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Cisco's CCIE is no longer the biggest cash cow of IT certification

Cisco's legendary CCIE is no longer the most valuable certification for IT professionals, according to TechRepublic's 2008 IT Skills and Salary Report. See what certification has replaced it and where the CCIE now stands.

When I was working in IT in the late 1990s, I remember the reverence with which everyone in the industry talked about the Cisco Certified Internetwork Expert (CCIE) certification. At the time, it was the only prominent IT certification that tested practical skills, in addition to the book knowledge that all of the other certs tested.

Wild stories circulated about the CCIE lab exam. I remember hearing about how you had to set up a network for a complex scenario that took you all day, then Cisco experts came in overnight and trashed the network. Then you came in the next day and had to fix everything.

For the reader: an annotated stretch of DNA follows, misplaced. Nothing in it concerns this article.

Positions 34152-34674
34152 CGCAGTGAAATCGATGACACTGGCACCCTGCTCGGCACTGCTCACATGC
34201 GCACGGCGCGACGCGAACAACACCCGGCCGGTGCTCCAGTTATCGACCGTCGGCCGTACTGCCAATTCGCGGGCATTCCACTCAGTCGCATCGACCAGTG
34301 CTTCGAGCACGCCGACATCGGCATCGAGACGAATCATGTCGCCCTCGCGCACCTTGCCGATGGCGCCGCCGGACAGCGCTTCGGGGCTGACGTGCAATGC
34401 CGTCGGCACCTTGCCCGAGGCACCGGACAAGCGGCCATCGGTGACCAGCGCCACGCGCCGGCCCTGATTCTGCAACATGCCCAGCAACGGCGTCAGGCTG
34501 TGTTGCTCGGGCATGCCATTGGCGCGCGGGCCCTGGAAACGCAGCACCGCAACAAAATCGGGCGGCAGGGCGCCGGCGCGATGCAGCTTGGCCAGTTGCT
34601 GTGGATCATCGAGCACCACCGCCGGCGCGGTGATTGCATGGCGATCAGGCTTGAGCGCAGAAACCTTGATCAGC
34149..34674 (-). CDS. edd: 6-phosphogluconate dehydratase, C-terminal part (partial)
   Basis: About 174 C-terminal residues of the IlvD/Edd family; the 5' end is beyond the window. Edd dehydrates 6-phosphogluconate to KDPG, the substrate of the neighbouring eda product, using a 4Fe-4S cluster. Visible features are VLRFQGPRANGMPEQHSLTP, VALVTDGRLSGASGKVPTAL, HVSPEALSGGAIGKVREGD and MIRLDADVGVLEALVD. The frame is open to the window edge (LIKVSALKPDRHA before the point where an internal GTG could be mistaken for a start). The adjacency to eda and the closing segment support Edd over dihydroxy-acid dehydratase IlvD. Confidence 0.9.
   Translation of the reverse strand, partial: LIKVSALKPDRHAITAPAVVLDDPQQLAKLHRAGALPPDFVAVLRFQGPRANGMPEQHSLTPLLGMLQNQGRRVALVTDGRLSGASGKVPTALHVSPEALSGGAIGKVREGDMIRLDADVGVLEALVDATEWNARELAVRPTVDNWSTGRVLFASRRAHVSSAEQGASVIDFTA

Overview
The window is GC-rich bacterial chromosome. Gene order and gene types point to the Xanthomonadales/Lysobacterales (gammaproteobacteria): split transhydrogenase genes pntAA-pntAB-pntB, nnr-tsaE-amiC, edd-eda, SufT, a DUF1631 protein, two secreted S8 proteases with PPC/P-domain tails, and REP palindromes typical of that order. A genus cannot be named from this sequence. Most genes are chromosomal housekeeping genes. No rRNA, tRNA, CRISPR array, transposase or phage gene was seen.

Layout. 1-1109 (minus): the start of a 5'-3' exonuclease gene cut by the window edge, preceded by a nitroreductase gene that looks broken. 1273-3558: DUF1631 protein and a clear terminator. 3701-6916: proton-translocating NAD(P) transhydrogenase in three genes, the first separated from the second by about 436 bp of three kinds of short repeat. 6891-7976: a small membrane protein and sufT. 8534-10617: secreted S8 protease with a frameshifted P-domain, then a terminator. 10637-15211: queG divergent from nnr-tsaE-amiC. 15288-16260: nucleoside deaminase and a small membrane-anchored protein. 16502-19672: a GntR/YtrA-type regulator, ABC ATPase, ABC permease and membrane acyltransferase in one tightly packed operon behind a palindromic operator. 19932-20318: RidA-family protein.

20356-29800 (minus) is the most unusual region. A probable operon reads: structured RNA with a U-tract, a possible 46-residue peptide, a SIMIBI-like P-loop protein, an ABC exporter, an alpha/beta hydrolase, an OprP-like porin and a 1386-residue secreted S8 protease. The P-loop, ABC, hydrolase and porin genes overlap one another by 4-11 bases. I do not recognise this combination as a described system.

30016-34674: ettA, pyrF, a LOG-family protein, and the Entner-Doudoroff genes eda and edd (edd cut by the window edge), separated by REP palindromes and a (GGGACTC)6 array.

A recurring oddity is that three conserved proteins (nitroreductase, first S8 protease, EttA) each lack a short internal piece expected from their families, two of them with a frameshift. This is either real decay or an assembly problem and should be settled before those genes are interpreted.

Whether those stories were hyperbole or not, it was well-known that almost no one passed the CCIE lab exam on the first try. And it was expensive -- $1,400 to take the lab exam, plus travel costs to get to a CCIE lab location, prep materials, and written exam pre-tests.

However, there was a big payoff at the end if you joined that elite fraternity of about 12,000 worldwide.

The word on the streets at the time was that as soon as you passed your exams you would be bombarded with phone calls from recruiters and Fortune 500 companies tripping over themselves to offer a job with a six-figure salary. That was the perception. The reality was a little more sober, but still very attractive. Many CCIEs were hired directly by Cisco, and others got lucrative gigs as high value consultants.